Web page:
Not everyone has a second spring like those of us in Southern California. Autumn is our reprieve and is the reason that the rest of the country has lettuce year round. Yes, you can thank us now!
It has been a hot and miserable summer. Autumn is our second spring and our local growers take full advantage of the second coming of spring.
As I have told you before – I make the rounds, Egg Farm, Farm Stand, bank and back. For months it has been slim pickings at the farm stand due to the heat.
Lettuce is back in full force!
Isn’t it beautiful?
Getting lettuce like this isn’t like getting lettuce in the grocery store, where they have already trimmed it up, washed it and bundled it. No, this lettuce comes with the stalk, dirt and all. It is fresh from the fields. Everyone’s first thought is to tear it apart and wash it.
Stop! Do NOT do that!
The stalk is living and will keep your lettuce alive and thriving.
Cut off the end with a sharp knife.
Do not wash the whole head.
Water will cause the whole head to rot from the inside out.
Have a bowl with a little bit of cool water ready.
Place the cut stalk into the cool water, much like you would a bouquet of flowers.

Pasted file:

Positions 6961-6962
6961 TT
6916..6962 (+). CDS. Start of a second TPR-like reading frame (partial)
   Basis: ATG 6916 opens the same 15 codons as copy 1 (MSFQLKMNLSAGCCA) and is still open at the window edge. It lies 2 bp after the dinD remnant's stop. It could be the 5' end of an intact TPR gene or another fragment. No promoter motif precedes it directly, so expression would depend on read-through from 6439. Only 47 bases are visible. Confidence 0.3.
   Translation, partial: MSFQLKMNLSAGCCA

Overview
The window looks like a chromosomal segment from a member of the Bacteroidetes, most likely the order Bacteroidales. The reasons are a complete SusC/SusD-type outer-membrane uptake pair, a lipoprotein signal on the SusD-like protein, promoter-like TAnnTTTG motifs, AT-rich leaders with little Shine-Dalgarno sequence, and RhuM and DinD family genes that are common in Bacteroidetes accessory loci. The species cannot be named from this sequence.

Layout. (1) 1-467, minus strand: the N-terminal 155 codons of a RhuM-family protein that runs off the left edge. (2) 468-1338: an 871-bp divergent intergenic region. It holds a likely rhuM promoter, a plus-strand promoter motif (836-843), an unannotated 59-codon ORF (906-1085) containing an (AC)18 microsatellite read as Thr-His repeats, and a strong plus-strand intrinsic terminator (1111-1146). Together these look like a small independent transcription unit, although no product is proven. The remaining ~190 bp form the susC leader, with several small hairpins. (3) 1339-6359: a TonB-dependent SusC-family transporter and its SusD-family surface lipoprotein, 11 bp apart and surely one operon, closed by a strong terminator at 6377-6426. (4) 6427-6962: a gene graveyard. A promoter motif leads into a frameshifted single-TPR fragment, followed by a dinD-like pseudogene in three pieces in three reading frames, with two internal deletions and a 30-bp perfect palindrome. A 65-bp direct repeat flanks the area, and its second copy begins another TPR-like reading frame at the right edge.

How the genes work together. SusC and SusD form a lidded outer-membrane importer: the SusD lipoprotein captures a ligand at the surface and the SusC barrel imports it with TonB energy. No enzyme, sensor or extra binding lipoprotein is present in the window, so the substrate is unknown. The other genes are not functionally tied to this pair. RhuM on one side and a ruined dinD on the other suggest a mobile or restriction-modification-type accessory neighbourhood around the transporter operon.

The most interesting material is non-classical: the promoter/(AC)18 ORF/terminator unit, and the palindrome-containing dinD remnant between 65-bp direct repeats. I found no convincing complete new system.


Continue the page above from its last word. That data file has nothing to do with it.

This will re-hydrate the lettuce and keep it going for days and days.
Pick off the leaves as you need them, wash them and let the rest of the head continue to hydrate in fresh water in the bowl.
Change the water in the bowl daily to keep it fresh. If the stalk seems to be sealing up, cut another thin slice off the end.
In a cool kitchen, the lettuce can stand on the counter. If your kitchen is too warm, place in the refrigerator covered with a plastic bag to prevent it from getting too cold.
Lettuce doesn’t like freezing temperatures, found in the back of the refrigerator – which is why it likes to grow in California.
I hate to even talk about price, because I know this isn’t available everywhere. But check your local providers, you might be surprised what you find!
$8.20 = 60 eggs / 2 flats of 30
$5.00 = 2 heads of lettuce, 4 onions, 12 carrots, 1 lb new potatoes
Fresh food from the field, for under $15.